How to Fundraise in Uncertain Times: 10 Ways to Mitigate Revenue Loss from the Coronavirus

Alyce Lee Stansbury, CFRE Tips

Health advisories from federal, state and local officials in response to the Coronavirus outbreak (COVID-19) have resulted in school closures, event cancellations, travel bans and many other containment measures across our nation. [You can read NLC’s response here.] Nonprofit special events and fundraising activities are among the many events that have been canceled or postponed, representing the potential loss of critical dollars to fuel important missions and community work. While we don’t yet know how this will impact nonprofit organizations, there are steps nonprofit leaders can take now to maintain relationships with donors and mitigate the impact of any potential revenue loss.

10 Ways to Mitigate Fundraising Loss in Uncertain Times | Nonprofit Leadership Center

1. Keep donors informed.
Be proactive in personally communicating with donors, sponsors, vendors and volunteers about your current and upcoming events. Send emails, post on social media and share any changes to your operations or events on your website. Let donors know what your organization is doing to protect the safety of everyone you serve. Thank them for their financial support, which is critical to your ability to respond in a timely manner and continue providing services.

2. Ask permission.
If you postpone an event for which donations have already been received, ask donors and ticket holders for permission to apply these funds to the rescheduled event. If the event is canceled, ask them for permission to apply their gift directly to mission-critical services. If donors request a refund, send it promptly and cheerfully. Let donors know you value them and hope they will support a future event.

3. Host an online auction.
Consider hosting an online auction if you’ve already secured donated items for a canceled event. There are several companies that manage online auctions. Do some research to find one that works best for your organization. Take photos of each item, post them online and invite donors to bid. You can schedule item pick-up in accordance with closures impacting access to your facilities.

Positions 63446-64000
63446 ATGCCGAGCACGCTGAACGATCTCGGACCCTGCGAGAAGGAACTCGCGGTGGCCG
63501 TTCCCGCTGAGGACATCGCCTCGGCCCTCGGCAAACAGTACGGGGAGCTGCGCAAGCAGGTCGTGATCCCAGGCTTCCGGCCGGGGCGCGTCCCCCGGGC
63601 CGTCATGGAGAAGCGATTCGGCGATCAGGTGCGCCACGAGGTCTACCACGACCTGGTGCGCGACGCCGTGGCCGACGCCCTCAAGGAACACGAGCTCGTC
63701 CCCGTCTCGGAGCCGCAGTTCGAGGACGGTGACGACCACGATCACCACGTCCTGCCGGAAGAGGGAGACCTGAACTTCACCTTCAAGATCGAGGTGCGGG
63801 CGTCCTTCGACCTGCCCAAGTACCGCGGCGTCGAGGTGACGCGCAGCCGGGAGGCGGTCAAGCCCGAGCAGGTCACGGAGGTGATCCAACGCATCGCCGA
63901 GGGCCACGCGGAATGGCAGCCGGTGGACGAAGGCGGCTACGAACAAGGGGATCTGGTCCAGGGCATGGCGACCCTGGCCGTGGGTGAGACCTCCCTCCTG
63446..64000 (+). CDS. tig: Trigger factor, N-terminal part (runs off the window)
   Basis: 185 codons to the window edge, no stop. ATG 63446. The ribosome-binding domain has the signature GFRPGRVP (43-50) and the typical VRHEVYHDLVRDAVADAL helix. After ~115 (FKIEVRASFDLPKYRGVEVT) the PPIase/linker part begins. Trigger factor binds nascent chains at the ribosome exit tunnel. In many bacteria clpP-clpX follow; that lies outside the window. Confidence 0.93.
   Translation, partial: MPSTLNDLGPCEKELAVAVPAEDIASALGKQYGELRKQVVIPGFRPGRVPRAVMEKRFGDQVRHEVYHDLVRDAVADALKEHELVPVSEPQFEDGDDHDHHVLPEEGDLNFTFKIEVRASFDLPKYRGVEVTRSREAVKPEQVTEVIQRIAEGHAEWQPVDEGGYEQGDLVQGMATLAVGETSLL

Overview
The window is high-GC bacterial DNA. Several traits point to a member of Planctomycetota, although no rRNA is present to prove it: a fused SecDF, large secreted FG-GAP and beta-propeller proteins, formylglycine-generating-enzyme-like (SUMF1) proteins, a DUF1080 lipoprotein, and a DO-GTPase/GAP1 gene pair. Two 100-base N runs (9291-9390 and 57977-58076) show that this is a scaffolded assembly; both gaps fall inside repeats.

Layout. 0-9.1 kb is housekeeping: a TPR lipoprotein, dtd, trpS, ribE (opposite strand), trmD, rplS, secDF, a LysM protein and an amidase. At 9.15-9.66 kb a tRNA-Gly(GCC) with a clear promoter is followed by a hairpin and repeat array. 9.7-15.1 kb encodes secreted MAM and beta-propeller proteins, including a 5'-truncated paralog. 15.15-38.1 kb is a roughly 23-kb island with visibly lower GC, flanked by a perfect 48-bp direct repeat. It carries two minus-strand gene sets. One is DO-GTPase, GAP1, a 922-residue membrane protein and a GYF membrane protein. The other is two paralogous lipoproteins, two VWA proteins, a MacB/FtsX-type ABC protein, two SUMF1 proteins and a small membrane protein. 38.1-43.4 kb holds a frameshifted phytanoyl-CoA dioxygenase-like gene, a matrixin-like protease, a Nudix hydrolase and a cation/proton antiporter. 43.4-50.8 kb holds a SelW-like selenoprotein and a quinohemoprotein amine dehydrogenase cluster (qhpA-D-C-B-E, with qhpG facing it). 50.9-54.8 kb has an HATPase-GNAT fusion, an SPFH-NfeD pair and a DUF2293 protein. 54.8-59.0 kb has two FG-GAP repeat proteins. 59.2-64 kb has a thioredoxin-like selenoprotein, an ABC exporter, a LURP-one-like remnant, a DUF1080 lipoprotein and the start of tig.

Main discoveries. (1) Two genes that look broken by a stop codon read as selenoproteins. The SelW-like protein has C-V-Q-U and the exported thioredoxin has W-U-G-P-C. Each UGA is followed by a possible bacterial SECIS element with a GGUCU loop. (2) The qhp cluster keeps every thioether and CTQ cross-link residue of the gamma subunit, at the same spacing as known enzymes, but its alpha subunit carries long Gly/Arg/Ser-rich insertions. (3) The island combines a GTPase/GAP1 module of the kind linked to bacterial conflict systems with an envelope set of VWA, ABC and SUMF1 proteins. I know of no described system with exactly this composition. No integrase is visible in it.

4. Engage your top supporters in peer-to peer-fundraising.
Ask board members, volunteers and your most passionate supporters to assist you in continuing your mission during these uncertain times by hosting a Facebook Fundraiser on your behalf. This enables them to support your cause and share their passion with their networks by inviting friends and family to make a gift.

5. Host a “non-event.”
Consider converting an in-person event to a virtual one. Sometimes referred to as a “non-event,” this involves sending an “invitation” to past and prospective event supporters asking for a gift in lieu of attending the event. Be clever in asking for gifts that may replicate what donors might have spent to attend, such as a babysitter, or would have contributed at the event. Keep the focus on your mission and who their generosity will benefit (it’s NOT about your fundraising goals).

6. Ask for one-time gifts.
Reach out individually to long-standing donors to ask for a one-time gift to ensure the continuation of services if revenue is lost or delayed due to canceling or postponing a major fundraising event.

7. Send donor love.
Use this time to engage board and staff members in thanking donors for their loyalty and wishing them well during the crisis. Calls, personalized letters, hand-written notes and customized video messages sent via text or email are great ways to let donors know how important their support is to the people you serve, especially during times of crisis. While acknowledging the seriousness of this outbreak, don’t hesitate to be clever in showering your supporters with some heartfelt donor love.

9. Look to the future.
Now may be a good time to research new grant opportunities or fundraising strategies that you haven’t had time to pursue. Examples include learning more about generational differences and how they impact giving, best practices for direct mail, and updating your case for support. All of these things will help your organization raise more money in the future.

10. Wash more than just your hands.
Take time to clean up donor records, double-check addresses and remove inactive records to maintain an accurate database of past and present donors, volunteers and sponsors. Making these improvements now will save time, reduce costs and improve results when events and communications return to normal again.

A word about capital campaigns: If your organization is involved in or about to launch a capital campaign, consider how the Coronavirus may impact the campaign plan, including donors’ ability to contribute and the best time to ask. Consider utilizing an external campaign consultant to provide advice and guidance regarding these decisions, including the importance of maintaining donor engagement and campaign momentum.


Alyce Lee Stansbury | Nonprofit Leadership Center trainer

Alyce Lee Stansbury, CFRE, President of Stansbury Consulting, is a nonprofit expert, 25-year fundraising veteran and popular instructor at NLC. Contact her at alycelee@StansburyConsulting.com or 850-668-2569.

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